Laminitis is a painful inflammation of the tissue within the foot that connects the hoof wall to the coffin bone. It can cause extreme lameness and may require euthanasia. It most commonly occurs in the front hooves. In severe cases, the coffin bone inside the hoof tears away from the hoof wall and rotates downward, causing a permanent need for corrective trimming and shoeing. This rotation is called founder.
The exact physical mechanism that causes laminitis is still somewhat of a mystery, but many of the triggers are well-known. For instance, ponies and easy-keeping or overweight horses tend to be most prone to laminitis when allowed to eat large quantities of lush grass. Particularly in the springtime, grass stores a sugar called fructan, which has been linked to triggering laminitis. Fructan levels vary widely in different types of grass, from region to region, throughout the year, and even throughout the day.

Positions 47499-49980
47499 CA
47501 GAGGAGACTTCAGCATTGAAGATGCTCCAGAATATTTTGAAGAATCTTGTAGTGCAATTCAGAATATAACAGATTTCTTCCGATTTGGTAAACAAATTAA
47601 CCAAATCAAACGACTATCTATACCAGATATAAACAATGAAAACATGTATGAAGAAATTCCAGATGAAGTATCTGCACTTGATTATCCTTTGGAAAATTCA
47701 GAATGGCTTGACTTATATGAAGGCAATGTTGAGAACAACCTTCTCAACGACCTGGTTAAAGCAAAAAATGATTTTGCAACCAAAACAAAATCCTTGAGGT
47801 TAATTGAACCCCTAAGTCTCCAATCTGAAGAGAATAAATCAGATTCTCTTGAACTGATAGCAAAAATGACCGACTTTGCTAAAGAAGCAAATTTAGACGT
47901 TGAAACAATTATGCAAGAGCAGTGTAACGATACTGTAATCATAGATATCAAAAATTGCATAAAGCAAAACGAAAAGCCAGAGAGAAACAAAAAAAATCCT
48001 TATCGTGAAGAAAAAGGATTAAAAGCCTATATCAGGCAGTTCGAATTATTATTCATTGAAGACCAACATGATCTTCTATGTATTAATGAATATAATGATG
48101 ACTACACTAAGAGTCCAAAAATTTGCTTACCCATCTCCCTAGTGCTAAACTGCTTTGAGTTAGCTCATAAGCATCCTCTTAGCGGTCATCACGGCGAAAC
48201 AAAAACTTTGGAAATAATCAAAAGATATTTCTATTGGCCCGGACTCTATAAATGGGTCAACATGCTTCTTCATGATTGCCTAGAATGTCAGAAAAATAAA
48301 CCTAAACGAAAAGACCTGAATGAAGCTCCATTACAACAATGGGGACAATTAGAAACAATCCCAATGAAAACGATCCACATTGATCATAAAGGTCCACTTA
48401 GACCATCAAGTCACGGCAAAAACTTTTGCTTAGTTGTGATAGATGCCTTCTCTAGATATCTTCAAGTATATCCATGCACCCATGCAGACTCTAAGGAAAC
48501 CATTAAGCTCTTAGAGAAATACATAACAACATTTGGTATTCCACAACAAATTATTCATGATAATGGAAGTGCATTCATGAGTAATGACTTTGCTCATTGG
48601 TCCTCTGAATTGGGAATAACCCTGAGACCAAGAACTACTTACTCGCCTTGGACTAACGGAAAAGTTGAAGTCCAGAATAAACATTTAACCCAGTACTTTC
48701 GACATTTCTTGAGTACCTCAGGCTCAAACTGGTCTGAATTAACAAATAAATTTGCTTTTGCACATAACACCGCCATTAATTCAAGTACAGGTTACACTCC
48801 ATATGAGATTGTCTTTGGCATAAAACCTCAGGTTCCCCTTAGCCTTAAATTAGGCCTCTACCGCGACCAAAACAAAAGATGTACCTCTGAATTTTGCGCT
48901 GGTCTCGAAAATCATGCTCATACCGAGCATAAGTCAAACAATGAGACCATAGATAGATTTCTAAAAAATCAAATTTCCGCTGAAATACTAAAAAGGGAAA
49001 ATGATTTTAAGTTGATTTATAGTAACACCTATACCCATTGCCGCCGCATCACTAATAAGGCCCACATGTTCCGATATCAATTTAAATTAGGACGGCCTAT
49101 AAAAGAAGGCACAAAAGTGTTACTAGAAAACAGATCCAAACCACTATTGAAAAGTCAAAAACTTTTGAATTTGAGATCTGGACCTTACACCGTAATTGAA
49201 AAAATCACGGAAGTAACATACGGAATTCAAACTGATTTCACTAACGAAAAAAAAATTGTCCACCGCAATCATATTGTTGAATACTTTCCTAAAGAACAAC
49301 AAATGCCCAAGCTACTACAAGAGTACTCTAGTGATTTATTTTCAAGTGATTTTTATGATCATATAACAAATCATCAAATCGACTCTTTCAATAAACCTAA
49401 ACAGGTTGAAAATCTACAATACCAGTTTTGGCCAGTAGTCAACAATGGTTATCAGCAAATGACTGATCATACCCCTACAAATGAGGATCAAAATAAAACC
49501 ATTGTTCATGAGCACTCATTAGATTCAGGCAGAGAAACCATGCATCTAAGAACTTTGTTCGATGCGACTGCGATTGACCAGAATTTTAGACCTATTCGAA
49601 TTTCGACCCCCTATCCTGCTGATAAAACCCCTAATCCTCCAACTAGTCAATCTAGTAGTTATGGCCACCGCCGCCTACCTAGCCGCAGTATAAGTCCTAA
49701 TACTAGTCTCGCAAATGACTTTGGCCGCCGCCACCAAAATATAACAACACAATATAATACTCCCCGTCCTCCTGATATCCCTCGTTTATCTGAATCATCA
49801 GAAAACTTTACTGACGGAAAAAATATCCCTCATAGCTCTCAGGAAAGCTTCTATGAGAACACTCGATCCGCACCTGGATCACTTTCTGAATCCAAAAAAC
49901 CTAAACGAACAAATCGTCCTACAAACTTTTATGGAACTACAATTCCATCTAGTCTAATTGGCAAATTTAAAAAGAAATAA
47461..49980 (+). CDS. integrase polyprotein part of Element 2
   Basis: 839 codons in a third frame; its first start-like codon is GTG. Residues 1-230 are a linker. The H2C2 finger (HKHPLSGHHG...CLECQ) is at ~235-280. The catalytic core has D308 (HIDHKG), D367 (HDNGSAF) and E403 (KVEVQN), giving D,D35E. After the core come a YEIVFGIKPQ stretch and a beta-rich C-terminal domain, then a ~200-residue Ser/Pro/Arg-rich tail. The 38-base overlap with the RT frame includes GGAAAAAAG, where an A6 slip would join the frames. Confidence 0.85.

If your horse has a history of founder (which your veterinarian can determine by looking at and X-raying his hooves), he is much more likely to be predisposed to another bout of laminitis, so you should be particularly vigilant about limiting his turnout on grass or use a grazing muzzle. Turning him out in a dirt paddock (“dry lot”) with plenty of mature hay to munch on is usually the best solution for keeping him healthy.
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This article originally appeared in the 2010 issue of Horses USA. Click here to purchase a copy.
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